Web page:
First Impressions: A Fair Price at Hongqiao Market
July 28, 2011
I spent Sunday afternoon hanging out in Hongqiao Market. I have never had such an experience. The market seems to be one of the must see tourist spots in Beijing, which was apparent from the ratio of foreign to Chinese shoppers. All of the westerners there appeared very proud and happy to bargain for the price of their gifts. They really seemed to be enjoying the struggle for a price, which, once the purchase was brought back home, could be used not just as a souvenir, but as a sign of ingenuity and fiscal prowess to show off to family and friends. They would be able to show off the prizes of their journey (mostly fake of course) with a proud, 34 tooth-smile, expressing their feeling of being very smart dealers and arbitrage brokers; a very western image in my opinion. Those of us from the West lead a very decadent lifestyle, and at times, looking around the market, I must say I almost felt somewhat ashamed of this image. It seemed very greedy to me. But then of course I ran across a couple of interesting things myself that I had to have and, eventually, bought (though not at the price the vendors asked me for). This bargaining however was not so much of a nuisance as, since it is a totally new thing to me, I actually quite enjoyed the “game” you must play when haggling. The question is though whether I played skillfully or not.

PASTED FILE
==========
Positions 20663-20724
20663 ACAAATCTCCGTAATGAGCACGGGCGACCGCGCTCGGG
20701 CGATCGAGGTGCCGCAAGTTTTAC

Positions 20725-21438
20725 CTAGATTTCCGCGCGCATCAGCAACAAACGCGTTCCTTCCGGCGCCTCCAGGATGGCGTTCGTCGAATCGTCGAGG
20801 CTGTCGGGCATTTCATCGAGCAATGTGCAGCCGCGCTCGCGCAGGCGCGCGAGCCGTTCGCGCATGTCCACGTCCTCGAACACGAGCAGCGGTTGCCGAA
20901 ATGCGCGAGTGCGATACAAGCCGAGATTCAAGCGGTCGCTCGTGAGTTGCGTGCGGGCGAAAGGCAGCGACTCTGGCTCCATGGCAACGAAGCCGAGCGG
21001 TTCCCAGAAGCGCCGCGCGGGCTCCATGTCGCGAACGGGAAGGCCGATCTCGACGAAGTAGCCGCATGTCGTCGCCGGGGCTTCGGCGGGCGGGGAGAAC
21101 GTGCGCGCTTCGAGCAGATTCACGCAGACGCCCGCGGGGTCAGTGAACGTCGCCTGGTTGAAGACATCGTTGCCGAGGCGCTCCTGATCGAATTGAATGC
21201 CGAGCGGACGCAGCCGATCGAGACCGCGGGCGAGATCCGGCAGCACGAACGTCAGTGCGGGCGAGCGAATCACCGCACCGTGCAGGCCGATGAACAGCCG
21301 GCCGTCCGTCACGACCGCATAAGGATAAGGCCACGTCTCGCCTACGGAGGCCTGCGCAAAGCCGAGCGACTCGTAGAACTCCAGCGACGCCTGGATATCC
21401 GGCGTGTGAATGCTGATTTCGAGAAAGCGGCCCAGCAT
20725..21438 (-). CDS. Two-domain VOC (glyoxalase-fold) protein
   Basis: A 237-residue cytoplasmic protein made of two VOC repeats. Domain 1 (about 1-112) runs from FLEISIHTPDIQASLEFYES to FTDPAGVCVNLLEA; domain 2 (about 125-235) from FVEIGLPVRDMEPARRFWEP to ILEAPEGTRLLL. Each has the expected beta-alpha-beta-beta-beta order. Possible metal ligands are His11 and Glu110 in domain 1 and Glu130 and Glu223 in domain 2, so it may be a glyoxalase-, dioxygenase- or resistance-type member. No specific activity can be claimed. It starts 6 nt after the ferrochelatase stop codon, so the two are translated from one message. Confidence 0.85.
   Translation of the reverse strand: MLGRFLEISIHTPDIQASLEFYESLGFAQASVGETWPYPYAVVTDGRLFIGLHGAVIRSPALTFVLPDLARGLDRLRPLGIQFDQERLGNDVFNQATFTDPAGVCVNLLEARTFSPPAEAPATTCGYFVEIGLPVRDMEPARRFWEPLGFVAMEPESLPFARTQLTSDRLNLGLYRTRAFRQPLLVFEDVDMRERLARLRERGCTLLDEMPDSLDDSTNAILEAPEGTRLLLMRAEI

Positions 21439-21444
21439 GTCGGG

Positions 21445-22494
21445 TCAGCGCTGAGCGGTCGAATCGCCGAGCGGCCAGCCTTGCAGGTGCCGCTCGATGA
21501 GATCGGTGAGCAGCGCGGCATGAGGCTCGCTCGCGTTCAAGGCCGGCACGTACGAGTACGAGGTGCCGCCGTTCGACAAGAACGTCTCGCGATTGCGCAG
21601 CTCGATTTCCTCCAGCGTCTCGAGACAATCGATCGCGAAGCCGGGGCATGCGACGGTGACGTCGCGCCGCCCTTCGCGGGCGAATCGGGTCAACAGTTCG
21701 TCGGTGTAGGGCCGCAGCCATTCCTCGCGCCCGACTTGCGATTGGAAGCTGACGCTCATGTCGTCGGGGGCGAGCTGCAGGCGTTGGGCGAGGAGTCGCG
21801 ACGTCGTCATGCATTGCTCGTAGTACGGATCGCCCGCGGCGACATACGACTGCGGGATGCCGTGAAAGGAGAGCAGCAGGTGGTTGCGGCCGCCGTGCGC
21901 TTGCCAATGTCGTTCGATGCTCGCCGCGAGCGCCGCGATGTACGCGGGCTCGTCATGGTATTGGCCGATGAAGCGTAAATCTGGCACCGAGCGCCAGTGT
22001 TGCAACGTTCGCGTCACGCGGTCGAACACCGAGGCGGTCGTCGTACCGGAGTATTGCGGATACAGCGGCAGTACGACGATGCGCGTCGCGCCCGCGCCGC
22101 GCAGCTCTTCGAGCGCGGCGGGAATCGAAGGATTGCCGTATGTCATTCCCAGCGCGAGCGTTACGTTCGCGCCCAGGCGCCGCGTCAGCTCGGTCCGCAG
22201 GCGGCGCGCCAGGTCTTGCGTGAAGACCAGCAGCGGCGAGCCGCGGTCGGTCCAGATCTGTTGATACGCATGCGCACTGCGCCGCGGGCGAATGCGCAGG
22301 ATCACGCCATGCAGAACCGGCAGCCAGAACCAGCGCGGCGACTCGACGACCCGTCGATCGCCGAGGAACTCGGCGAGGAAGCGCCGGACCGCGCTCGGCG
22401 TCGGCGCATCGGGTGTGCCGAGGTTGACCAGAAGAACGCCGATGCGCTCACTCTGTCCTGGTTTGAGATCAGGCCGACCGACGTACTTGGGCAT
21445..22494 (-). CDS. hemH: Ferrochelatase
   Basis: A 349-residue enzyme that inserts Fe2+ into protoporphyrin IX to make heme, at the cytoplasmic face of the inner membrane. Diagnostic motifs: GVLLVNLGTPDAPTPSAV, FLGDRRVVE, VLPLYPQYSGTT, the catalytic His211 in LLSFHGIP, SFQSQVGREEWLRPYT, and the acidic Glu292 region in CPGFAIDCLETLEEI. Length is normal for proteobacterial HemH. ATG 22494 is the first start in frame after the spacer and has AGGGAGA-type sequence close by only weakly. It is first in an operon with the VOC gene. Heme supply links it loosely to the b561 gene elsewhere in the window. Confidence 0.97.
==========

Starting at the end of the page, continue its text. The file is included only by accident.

The bargaining though, really got me to thinking about what a fair price would be for each good I began bidding on. In the pursuit of quality I believe that a “fair” price does exist. I am not necessarily strictly speaking of the Hongqiao market experience, but broadly and macro-economically speaking, this is a matter of facts. Chinese prices are low, and the rest of the world has taken notice. This is good. This is especially good for China. One question, is what is the source of these low prices? How fair can the wages in the countryside really be given the large wage gap with the major coastal cities? I think that the real trick to valuing quality and fairness is to take a step back and think about what it is that we really value.
My flat mates here in Beijing are from Liverpool, England. They happen to be very smart and very good with their money. We were sharing our thoughts and experiences from Hongqiao market together, and one friend, Dan, related to me how he bargained for a watch, and I must admit I had a good laugh from the way he acted telling his story. He managed to pay 30RMB for it. To start, the vendor asked for 185RMB. He said “Five!” The girl went for 150. This went on for some time and he even acted several times as if he was leaving, unsatisfied by the price, insisting for 5. This of course is not a fair price, and probably doesn’t even cover the delivery expenses from wherever it is the watch came from, or at least so I would guess. In any case, in the end, he paid, for a functioning watch, approximately 3 Euro. Personally, I would take in several factors first before settling on a price: How long will the watch last? How resilient will it be to stress and hits? What about the materials that were used? The total of these costs may come to around 1 Euro. Of course these are things that I can’t know for sure, but can only guess. On the other hand I can ask myself: according to my experience, what is the fair price for that object?